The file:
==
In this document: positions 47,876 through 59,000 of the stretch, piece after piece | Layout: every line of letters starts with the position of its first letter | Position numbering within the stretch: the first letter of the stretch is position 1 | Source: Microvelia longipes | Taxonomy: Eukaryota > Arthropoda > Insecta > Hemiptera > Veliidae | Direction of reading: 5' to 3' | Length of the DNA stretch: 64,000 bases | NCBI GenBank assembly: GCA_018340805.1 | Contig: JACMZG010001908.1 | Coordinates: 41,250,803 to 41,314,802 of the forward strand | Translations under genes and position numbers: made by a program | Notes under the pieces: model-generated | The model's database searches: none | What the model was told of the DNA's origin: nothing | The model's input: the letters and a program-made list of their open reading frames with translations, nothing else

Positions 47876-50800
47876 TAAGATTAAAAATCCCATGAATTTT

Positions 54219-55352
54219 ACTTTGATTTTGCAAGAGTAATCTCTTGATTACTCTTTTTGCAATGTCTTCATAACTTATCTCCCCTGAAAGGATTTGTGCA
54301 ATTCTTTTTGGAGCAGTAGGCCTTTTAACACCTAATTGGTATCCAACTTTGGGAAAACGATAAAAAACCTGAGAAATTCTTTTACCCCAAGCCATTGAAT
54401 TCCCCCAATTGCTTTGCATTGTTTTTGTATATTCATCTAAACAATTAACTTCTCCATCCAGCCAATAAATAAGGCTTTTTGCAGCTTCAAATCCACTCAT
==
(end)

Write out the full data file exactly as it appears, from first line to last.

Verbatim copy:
In this document: positions 47,876 through 59,000 of the stretch, piece after piece | Layout: every line of letters starts with the position of its first letter | Position numbering within the stretch: the first letter of the stretch is position 1 | Source: Microvelia longipes | Taxonomy: Eukaryota > Arthropoda > Insecta > Hemiptera > Veliidae | Direction of reading: 5' to 3' | Length of the DNA stretch: 64,000 bases | NCBI GenBank assembly: GCA_018340805.1 | Contig: JACMZG010001908.1 | Coordinates: 41,250,803 to 41,314,802 of the forward strand | Translations under genes and position numbers: made by a program | Notes under the pieces: model-generated | The model's database searches: none | What the model was told of the DNA's origin: nothing | The model's input: the letters and a program-made list of their open reading frames with translations, nothing else

Positions 47876-50800
47876 TAAGATTAAAAATCCCATGAATTTT

Positions 54219-55352
54219 ACTTTGATTTTGCAAGAGTAATCTCTTGATTACTCTTTTTGCAATGTCTTCATAACTTATCTCCCCTGAAAGGATTTGTGCA
54301 ATTCTTTTTGGAGCAGTAGGCCTTTTAACACCTAATTGGTATCCAACTTTGGGAAAACGATAAAAAACCTGAGAAATTCTTTTACCCCAAGCCATTGAAT
54401 TCCCCCAATTGCTTTGCATTGTTTTTGTATATTCATCTAAACAATTAACTTCTCCATCCAGCCAATAAATAAGGCTTTTTGCAGCTTCAAATCCACTCAT